The budget constraint Consumers need income to buy goods and they must pay prices. These features limit what the consumer can have.
Budget constraint or budget line • The budget constraint for an individual shows combinations of x and y that can be attained given a certain income and assuming prices must be paid for the goods. • The constraint will be a line in the graph we saw before – you know the one, the one where the amount of x is measured horizontally and the amount of y is measured vertically.
Budget constraint or budget line If I = the consumer income in dollars Px = the price per unit of x Py = the price per unit of y x = the amount of x the consumer buys y = the amount of y the consumer buys, then the amount the consumer buys is I = (Px)(x) + (Py)(y) or y = (I)/(Py) - [Px/Py](x) Note if x = 0, y = I/Py and if y = 0, x = I/Px and the slope of the line is - (Px)/(Py).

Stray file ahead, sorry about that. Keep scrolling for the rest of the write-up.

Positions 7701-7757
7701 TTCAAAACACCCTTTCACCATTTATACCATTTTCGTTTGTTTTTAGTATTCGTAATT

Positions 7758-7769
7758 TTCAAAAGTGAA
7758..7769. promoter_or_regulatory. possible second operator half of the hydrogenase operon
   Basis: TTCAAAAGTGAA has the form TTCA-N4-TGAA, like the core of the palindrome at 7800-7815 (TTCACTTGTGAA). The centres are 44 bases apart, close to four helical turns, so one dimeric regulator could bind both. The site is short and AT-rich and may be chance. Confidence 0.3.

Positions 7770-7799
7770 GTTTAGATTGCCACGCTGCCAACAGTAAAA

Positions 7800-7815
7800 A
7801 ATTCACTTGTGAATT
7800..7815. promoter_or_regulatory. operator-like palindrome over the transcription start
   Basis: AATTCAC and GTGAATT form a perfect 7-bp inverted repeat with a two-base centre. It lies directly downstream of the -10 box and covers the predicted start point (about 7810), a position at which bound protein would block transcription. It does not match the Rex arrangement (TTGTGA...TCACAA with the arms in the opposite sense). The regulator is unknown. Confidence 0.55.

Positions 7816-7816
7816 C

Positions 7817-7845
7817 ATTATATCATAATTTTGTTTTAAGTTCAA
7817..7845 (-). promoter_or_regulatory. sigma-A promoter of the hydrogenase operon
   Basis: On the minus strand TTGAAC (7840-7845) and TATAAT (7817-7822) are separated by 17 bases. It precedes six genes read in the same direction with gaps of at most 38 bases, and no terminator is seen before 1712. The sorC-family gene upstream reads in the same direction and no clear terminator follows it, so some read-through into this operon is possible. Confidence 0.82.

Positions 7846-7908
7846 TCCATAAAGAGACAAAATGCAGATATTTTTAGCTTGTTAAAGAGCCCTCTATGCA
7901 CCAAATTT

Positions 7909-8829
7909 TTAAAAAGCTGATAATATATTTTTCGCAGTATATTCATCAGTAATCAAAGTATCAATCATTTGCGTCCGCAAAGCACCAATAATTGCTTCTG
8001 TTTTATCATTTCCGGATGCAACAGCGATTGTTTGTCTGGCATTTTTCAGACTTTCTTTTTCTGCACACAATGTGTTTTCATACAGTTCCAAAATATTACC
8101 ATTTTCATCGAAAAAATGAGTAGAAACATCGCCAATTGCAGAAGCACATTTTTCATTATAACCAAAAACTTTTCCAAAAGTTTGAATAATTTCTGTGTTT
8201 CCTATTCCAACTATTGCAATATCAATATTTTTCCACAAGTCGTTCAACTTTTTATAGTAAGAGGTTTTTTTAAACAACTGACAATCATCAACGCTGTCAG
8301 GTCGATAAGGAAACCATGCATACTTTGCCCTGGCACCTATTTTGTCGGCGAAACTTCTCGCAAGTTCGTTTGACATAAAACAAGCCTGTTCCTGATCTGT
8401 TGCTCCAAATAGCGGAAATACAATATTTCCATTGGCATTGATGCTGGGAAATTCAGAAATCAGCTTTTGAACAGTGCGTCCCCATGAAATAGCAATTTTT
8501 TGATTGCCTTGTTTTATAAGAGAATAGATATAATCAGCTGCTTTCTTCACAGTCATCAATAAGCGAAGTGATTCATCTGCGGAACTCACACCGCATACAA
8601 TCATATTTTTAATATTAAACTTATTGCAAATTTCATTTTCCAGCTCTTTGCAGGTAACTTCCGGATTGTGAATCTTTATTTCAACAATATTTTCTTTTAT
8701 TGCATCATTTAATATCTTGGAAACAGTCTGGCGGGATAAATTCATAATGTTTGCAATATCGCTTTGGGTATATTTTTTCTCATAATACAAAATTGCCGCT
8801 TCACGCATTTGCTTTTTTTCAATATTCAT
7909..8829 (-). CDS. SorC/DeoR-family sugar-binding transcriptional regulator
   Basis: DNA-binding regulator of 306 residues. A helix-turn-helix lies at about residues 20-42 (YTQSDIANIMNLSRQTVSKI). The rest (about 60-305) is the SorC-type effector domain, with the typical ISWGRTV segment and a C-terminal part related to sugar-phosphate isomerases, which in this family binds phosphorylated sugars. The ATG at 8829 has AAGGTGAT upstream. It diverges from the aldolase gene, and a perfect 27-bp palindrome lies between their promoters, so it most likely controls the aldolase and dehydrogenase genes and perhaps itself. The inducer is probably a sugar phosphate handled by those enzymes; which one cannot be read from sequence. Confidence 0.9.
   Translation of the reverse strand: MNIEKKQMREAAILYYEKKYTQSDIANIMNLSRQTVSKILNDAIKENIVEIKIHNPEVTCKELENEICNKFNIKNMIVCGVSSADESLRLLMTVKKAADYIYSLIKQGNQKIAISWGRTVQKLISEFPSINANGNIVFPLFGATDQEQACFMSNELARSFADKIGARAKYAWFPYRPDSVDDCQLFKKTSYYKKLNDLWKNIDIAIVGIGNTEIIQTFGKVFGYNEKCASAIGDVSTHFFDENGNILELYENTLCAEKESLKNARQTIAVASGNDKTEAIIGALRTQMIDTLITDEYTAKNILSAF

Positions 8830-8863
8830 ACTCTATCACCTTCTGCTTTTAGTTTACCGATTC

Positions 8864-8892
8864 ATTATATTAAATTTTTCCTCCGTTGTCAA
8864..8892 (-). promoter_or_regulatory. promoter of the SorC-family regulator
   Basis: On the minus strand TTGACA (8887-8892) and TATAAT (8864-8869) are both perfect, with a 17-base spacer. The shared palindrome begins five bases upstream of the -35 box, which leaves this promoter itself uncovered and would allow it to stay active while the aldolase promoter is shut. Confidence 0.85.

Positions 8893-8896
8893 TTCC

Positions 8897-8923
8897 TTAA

Budget constraint y (0, I/PY) -Px/Py This is the slope – a negative number. x (I/Px, 0)
Budget constraint The slope of the budget line is - Px/Py. Say x = a bag of chips and y = a can of pop. If Px = $1/bag and Py = .50/can, then - Px/Py = -($1/bag) ($.50/can) = - 2 cans/bag y 2 1 x The slope of the budget line indicates that if one bag of chips is given up, 2 cans of pop can be obtained in the market. This occurs at every point on the budget line when prices remain constant in relation to the amount bought.
slope Note on the previous screen that the slope of the budget line is telling us about how much good x is valued in the market in relation to good y. This implies that the slope of the budget is indicating the market rate of substitution of good x for good y. Remember the indifference curve slope was indicating how much of good x a person was willing to give up to get more of good y. The slope of the budget is the relative price of x.